The Last American Slave Ship
Just north of downtown Mobile, in the muddy banks of the Mobile River, lies the wreckage of the schooner Clotilda, the last known slave ship to enter the United States.
Under the cover of night in the summer of 1860, a ship carrying 110 African captives slipped into Mobile Bay. The Clotilda, the last known American slave ship, made its illegal voyage 52 years after the international slave trade was outlawed. In the years to come, the displaced Africans survived enslavement and established a community as free Americans. They maintained their African identities, creating the tight-knit, independent community known as Africatown (just north of downtown Mobile).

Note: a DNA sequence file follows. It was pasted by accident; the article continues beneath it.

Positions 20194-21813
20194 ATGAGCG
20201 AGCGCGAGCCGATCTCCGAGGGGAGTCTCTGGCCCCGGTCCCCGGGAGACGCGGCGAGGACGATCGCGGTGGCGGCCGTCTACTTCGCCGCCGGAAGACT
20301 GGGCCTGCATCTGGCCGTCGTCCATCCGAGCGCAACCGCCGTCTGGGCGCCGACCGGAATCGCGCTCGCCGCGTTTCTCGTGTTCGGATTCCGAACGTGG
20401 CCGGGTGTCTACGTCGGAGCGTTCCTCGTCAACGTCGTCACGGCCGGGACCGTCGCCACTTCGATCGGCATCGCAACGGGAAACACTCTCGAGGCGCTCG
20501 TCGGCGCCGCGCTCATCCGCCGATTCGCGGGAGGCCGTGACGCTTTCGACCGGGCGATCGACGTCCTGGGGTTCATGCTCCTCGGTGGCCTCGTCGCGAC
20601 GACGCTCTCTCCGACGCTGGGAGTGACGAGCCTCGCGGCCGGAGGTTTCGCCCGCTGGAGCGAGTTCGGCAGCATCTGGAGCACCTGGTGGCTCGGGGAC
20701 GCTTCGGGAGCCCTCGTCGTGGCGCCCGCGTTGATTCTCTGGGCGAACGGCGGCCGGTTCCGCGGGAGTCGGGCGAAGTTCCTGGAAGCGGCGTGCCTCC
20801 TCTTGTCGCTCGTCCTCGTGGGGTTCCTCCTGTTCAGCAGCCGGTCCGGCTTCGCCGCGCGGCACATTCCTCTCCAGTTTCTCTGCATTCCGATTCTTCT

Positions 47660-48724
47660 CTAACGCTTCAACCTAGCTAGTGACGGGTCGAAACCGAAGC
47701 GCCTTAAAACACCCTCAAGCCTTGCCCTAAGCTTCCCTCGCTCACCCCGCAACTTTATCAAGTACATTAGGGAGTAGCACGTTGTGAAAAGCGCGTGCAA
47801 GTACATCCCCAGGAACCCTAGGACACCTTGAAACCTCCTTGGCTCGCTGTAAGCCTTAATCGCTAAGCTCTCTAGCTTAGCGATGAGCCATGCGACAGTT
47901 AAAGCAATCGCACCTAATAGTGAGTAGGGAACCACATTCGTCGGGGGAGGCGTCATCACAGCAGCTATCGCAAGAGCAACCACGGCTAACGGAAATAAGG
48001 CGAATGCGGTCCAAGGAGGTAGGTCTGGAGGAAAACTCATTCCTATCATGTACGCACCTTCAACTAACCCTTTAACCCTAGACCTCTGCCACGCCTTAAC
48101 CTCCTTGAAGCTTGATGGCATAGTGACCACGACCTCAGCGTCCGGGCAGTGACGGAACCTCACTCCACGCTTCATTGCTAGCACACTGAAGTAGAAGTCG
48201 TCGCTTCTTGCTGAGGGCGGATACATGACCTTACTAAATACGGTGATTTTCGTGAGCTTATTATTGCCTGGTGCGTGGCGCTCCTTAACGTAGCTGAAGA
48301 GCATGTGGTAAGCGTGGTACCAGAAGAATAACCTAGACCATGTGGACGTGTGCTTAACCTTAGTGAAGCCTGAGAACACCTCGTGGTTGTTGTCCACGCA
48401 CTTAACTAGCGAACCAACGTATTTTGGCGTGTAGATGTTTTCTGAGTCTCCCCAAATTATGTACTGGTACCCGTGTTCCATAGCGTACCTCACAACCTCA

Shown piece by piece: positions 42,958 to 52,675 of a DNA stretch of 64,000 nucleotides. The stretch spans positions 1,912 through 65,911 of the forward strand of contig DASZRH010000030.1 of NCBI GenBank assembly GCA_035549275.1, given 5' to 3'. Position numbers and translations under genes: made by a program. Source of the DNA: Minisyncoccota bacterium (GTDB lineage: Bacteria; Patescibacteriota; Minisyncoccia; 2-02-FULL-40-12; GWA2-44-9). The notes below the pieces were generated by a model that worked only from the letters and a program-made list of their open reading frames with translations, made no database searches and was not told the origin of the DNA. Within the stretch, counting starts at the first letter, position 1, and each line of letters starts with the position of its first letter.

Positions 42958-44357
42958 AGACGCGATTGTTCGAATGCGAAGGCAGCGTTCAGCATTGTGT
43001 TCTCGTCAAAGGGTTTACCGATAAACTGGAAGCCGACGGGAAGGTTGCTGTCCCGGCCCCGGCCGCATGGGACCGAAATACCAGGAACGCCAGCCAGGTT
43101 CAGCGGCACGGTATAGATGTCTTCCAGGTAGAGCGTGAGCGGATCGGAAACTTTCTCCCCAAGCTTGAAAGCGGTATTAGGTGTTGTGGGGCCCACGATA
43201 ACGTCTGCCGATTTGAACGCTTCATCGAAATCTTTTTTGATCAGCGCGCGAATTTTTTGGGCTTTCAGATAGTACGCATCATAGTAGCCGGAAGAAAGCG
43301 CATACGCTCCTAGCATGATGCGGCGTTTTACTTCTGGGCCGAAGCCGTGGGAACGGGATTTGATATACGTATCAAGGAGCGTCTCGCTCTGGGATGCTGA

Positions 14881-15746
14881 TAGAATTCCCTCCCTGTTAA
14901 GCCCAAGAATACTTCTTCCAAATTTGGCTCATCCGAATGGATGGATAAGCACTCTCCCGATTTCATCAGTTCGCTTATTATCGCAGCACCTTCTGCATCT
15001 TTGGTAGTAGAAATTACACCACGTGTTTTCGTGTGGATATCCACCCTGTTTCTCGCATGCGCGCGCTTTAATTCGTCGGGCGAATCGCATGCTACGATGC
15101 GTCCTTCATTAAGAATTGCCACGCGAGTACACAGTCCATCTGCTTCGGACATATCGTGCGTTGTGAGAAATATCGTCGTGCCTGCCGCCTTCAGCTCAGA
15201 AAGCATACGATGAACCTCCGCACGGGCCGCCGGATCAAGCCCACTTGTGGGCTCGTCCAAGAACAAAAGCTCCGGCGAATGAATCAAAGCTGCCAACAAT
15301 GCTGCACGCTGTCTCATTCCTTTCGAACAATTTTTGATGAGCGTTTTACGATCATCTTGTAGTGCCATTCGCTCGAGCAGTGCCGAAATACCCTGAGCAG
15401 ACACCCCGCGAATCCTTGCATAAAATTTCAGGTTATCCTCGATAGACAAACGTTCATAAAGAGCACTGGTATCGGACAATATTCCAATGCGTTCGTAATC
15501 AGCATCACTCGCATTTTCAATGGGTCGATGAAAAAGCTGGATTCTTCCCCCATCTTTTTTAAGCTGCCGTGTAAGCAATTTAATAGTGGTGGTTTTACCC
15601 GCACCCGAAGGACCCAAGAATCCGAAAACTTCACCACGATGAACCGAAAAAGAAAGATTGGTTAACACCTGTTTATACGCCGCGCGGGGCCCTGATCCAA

In 2019, it was announced that the Clotilda had been discovered at the bottom of the Mobile River: a tangible link to the names and stories passed down through generations of descendants. The ship’s remains are a testament to the horrors of the transatlantic slave trade. The story of the people and the community of Africatown, however, is one of survival and resilience.
To learn more about the Clotilda story visit
Clotilda: The Exhibition at the Africatown Heritage House HERE